Finance Minister Pravin Gordhan has significantly increased the portion of your retirement savings that you can take as a tax-free lump sum at retirement, and he has nominally increased the tax-free amount on any lump sum you withdraw before retirement.
The change to the taxation of the lump sum at retirement is part of an overhaul of the retirement tax regime that will largely take effect on March 1 next year, known as T-Day.
The date of T-Day was confirmed with the promulgation of the Taxation Laws Amendment Act, which gave effect to the proposals made in the Budget last year.
The key changes that will be implemented on T-Day are:
- You will be able to deduct both your and your employer’s contributions to a pension fund,provident fund or retirement annuity fund of up to 27.5 percent of your remuneration or taxable income, whichever is greater.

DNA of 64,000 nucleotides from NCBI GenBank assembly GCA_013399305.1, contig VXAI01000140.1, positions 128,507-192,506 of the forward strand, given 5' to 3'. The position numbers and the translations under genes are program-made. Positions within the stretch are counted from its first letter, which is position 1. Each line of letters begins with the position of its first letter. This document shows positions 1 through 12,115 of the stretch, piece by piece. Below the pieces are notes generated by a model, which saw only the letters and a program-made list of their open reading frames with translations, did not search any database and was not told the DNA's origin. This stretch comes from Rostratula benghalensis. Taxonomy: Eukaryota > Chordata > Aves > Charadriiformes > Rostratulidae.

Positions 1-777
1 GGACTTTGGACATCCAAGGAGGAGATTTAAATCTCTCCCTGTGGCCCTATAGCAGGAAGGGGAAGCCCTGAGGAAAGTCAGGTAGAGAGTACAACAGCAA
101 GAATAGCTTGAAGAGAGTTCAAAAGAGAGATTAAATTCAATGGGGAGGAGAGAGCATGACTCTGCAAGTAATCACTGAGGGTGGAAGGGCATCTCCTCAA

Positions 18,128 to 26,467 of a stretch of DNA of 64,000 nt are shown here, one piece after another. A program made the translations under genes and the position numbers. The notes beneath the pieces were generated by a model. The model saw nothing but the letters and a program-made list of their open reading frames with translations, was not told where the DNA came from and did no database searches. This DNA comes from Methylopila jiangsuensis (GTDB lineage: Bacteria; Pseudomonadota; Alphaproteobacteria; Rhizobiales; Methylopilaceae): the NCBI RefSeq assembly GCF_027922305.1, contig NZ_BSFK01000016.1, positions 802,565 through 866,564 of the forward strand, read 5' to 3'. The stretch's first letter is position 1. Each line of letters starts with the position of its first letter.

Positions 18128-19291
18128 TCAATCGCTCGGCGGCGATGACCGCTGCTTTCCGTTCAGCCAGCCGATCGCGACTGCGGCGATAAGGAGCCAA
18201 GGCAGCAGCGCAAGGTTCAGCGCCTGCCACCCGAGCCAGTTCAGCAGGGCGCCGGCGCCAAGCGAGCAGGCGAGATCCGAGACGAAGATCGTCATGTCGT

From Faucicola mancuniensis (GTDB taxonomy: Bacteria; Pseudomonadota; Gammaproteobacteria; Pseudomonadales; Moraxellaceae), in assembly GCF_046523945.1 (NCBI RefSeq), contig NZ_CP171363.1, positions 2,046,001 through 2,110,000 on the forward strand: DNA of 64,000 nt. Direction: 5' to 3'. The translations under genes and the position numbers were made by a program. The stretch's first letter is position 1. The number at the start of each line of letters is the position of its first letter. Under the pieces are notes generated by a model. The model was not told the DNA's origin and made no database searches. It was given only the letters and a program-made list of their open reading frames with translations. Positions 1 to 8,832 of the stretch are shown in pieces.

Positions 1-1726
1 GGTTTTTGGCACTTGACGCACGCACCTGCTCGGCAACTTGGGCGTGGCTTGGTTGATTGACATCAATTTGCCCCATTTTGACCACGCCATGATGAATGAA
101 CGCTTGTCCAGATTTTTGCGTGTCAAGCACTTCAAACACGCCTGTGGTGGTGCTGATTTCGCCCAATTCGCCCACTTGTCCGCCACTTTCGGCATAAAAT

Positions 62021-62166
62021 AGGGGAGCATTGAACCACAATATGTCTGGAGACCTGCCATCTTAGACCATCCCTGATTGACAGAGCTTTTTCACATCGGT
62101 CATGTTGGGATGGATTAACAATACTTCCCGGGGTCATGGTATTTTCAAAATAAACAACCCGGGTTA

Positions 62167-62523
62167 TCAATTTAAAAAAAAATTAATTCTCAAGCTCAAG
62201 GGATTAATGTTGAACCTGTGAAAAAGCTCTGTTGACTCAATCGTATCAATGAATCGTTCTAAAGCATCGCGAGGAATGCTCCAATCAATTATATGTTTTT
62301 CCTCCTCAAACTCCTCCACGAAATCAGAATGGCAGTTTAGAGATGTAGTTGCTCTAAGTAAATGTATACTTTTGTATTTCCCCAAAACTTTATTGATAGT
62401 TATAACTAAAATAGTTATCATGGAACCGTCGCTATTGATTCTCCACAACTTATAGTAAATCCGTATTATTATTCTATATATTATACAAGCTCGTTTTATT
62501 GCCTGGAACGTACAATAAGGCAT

- There will be a cap of R350 000 on the total amount that you may deduct from your taxable earnings in a tax year. This is to prevent the wealthy from claiming excessive deductions.
- Your employer’s contributions, including any premiums for group life assurance, will be added to your taxable income as a fringe benefit, but they can be included in the deduction of 27.5 percent. Special formulas will be used to calculate the employer contributions to defined benefit and hybrid retirement funds.
- Contributions in excess of the annual cap may be rolled over for use in years when your deductions do not reach the R350 000 cap. You will be able to add the nominal value of any unclaimed additional amounts to the tax-free lump sum at retirement.
- Any new contributions made to a provident fund will be subject to the same annuitisation rules that apply to pension funds. This means that at least two-thirds of the savings must be used to buy a pension at retirement.